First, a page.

It’s Not That Complicated©

Every morning I get a “Note from the Universe” courtesy of Mike Dooley ( This morning’s Note was as follows:

Some people say life is hard. It is not.

Some people say it’s easy. It is not.

Some say it’s lonely, tricky, or a test. It is not.

Life is only a reflection of whatever you say.

Well if that’s true (and I believe it is), then business, relationships and life are hard, complicated, challenging and risky. Why? Because that’s how most people refer to them. Personally, I stopped saying such things a few years ago because I realized that they weren’t true and that if I kept saying them, then they could become true.

As a result, business, relationships and life got easier, less complicated, less challenging and less risky. Even more important, all of these things got simpler, and simpler is something that I can navigate quite well. Here are some examples of things, ways of thinking or concepts that I have simplified over the past couple of years:

  • Rather than figure out the right thing to say, tell the truth.
  • Instead of making the right decision, do the right thing.
  • Rather than wear a variety of masks, be myself.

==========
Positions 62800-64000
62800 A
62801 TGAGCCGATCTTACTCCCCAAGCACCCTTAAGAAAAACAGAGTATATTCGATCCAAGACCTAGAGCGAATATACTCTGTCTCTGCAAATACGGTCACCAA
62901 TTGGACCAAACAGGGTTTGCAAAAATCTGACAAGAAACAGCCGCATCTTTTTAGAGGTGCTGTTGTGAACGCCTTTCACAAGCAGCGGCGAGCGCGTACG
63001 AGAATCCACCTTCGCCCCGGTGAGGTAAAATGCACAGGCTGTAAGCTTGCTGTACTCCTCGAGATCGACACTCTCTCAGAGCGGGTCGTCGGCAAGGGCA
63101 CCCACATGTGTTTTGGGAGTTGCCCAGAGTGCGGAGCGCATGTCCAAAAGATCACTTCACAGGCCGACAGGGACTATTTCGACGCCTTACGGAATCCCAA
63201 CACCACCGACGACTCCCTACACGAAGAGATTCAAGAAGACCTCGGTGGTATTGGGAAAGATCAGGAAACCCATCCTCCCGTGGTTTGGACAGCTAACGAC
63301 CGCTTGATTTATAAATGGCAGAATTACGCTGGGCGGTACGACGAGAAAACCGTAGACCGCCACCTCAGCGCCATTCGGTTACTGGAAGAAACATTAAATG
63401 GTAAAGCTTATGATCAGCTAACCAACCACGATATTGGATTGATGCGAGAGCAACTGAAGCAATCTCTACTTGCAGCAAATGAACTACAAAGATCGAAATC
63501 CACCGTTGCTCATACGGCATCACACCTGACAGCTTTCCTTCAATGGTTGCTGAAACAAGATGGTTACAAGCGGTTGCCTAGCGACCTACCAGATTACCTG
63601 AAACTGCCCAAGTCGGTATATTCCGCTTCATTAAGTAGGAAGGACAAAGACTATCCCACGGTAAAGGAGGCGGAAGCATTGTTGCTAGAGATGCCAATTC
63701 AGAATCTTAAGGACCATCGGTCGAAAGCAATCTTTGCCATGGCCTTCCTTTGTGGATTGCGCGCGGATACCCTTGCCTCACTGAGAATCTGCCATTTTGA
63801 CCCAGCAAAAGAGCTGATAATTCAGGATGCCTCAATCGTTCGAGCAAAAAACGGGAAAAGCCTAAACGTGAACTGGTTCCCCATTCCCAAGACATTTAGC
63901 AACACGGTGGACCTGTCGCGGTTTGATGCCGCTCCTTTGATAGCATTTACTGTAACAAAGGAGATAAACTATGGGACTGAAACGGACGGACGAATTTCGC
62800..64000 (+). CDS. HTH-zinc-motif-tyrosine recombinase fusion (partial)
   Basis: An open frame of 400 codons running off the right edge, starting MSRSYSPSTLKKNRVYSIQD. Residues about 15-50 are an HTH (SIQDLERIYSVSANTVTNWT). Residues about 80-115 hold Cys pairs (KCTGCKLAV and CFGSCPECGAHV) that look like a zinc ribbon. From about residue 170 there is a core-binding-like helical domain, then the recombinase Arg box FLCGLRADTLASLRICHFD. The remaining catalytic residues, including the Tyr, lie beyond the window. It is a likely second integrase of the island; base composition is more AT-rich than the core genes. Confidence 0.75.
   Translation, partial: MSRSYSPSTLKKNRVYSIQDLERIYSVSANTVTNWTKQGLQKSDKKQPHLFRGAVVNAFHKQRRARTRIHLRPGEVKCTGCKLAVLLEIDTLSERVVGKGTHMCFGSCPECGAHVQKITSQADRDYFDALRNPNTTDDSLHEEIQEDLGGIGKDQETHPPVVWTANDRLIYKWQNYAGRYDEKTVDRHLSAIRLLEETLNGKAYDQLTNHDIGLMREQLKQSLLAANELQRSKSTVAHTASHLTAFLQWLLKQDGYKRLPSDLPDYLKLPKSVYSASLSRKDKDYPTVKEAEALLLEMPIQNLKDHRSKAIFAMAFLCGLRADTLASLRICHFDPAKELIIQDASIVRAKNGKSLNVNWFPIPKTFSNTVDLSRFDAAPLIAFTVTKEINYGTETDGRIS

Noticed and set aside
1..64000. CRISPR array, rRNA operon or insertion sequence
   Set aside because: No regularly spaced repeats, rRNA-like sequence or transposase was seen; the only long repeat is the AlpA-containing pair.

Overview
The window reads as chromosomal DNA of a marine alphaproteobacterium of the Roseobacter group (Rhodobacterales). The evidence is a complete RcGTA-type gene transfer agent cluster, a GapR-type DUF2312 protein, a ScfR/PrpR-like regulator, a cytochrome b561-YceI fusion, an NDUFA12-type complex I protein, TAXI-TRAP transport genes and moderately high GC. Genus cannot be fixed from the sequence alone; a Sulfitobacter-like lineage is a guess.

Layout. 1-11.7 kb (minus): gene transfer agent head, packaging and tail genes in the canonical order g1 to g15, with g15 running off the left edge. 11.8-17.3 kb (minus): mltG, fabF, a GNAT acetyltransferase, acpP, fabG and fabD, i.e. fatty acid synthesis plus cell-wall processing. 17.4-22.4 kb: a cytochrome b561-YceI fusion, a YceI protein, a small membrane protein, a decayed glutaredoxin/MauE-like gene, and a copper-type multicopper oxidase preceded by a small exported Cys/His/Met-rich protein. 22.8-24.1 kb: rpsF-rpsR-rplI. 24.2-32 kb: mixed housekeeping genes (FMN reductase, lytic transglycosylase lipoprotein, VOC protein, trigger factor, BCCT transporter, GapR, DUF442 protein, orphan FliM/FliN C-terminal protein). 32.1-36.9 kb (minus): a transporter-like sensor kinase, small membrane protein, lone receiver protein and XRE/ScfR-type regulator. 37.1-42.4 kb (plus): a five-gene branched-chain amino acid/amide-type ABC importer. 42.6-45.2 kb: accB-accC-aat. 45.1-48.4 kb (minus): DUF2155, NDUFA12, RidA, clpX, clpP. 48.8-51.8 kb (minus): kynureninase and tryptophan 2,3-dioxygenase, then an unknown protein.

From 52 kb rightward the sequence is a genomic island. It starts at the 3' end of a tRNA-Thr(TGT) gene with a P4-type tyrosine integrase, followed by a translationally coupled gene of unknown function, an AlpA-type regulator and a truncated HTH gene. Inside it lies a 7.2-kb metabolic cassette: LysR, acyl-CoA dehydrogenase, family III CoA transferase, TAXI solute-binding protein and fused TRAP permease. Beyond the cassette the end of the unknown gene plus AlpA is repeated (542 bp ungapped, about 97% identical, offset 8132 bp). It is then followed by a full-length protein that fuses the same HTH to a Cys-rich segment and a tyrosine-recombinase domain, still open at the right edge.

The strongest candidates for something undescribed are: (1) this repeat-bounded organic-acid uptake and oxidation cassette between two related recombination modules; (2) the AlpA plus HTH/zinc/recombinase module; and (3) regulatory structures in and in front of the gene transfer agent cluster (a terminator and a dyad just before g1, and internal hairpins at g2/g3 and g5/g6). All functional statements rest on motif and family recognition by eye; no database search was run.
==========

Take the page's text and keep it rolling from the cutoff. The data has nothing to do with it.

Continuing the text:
• Instead of figuring out what to say, listen more.
  • Rather than try to be profound, ask more questions.
  • Instead of trying to guess what someone else wants, ask, listen and seek to understand.
  • Rather than strategize to reduce risk, trust myself and my instincts.
  • Instead of trying to make people feel good, be fully present.
  • Rather than try to be persuasive, be impeccable with my words.
  • Instead of assuming, ask.
  • Rather than just saying “I’m sorry,” change the behavior that requires it.
  • Instead of working hard to control outcomes, surrender and trust.

Pretty simple, isn’t it?

Whether any of these shifts are hard or easy, I can’t say because everyone’s experiences will be different based upon their own situations. However, they are decidedly simple shifts to understand, and they take a lot of the guessing out of business, relationships and life–and guessing seems to be causing many of our communication and relationship disconnects.

Finally, here’s a big shift–instead of figuring out exactly what to do or how to do it, simply serve. I’m confident that if each of us, our teams, our families and communities become committed to serving, we can create the changes and outcomes we all desire, personally and professionally. I truly believe that it’s just that simple!

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